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Far-Flung Spring

March 23, 1995|RUSS PARSONS

With the Salinas Valley, which produces much of America's spring crops, sporadically under water, you can bet you're not likely to find artichokes, strawberries or iceberg lettuce on sale any time soon.

What will you see?

Look for fruits and vegetables that come from places unaffected by the rains--primarily the desert-growing areas (California's Imperial Valley, Yuma, Ariz., and Baja), but also places as widely separated as Washington State, Chile and the Caribbean.

"We've run more Chilean grape ads this year than we ever have," says Roger Schroeder, vice president of produce for Hughes Family Markets. "We still have probably a good month to six weeks in that."

Kevin Davis, senior vice president of marketing for Ralphs, says his stores probably will be looking for tropical fruits from the Caribbean such as pineapples and bananas, Washington State apples and grapefruit from Florida and Texas as well as Southern California navel oranges.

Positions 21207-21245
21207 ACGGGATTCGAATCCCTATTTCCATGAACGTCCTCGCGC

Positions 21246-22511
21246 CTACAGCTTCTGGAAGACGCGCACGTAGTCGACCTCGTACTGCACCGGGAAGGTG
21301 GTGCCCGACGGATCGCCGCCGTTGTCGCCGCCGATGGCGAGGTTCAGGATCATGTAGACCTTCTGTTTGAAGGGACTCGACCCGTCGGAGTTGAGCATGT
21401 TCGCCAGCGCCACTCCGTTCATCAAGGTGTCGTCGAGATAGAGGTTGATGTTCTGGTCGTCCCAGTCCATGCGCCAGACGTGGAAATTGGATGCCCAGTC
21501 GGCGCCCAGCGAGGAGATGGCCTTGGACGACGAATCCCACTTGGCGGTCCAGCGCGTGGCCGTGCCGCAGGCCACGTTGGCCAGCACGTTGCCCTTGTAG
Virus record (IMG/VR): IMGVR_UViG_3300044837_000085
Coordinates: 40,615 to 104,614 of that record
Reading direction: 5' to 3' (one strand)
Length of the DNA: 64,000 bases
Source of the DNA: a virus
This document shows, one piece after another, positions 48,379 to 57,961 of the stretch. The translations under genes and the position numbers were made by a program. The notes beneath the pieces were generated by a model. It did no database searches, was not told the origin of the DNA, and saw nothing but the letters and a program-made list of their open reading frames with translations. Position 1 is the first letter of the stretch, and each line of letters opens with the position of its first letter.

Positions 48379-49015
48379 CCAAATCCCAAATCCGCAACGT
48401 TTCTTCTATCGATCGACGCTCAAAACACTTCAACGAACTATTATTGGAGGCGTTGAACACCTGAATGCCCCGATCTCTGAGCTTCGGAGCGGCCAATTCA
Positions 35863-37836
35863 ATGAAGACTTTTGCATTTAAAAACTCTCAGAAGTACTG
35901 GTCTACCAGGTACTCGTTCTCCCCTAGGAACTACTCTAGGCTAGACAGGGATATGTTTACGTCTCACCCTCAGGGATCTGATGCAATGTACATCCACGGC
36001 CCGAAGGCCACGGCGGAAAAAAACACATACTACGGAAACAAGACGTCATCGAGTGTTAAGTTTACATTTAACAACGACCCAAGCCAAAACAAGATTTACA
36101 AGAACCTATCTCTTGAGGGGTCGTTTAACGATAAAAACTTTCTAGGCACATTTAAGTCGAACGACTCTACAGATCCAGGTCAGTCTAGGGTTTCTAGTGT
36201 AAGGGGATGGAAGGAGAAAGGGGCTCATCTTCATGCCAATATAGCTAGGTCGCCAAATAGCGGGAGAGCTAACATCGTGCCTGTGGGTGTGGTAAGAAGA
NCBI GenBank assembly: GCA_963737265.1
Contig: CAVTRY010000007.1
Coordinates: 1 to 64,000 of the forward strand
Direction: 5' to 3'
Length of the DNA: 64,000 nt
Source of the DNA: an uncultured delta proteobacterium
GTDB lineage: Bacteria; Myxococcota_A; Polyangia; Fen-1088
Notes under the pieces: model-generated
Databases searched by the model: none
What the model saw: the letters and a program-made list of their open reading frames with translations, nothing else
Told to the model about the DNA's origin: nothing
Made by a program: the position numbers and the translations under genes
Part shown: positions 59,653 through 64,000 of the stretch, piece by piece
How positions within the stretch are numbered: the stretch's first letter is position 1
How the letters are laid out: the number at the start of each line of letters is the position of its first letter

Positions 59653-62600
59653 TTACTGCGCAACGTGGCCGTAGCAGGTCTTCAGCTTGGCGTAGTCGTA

Of course, the old spring favorites will not totally disappear from the marketplace. Between what growers can salvage and what can be brought in from the desert growing areas, you'll be able to find almost anything you want. It's just a matter of how badly you want it and what kind of quality you're willing to settle for.

This is also the time of year when market managers begin to think about barbecuing. Ralphs, for example, is switching from roasts to steaks. Says Davis: "We had a choice last week between roasts and steaks. We figured people were tired of the rain and were ready to barbecue, so we went with T-bones and Porterhouse steaks."

For the same reason, poultry is frequently offered in March as a loss leader to bring customers into a store. "Retailers recognize that by featuring foods that are moving into higher demand, it somehow connects with the consumer," says William Roenigk of the National Broiler Council.

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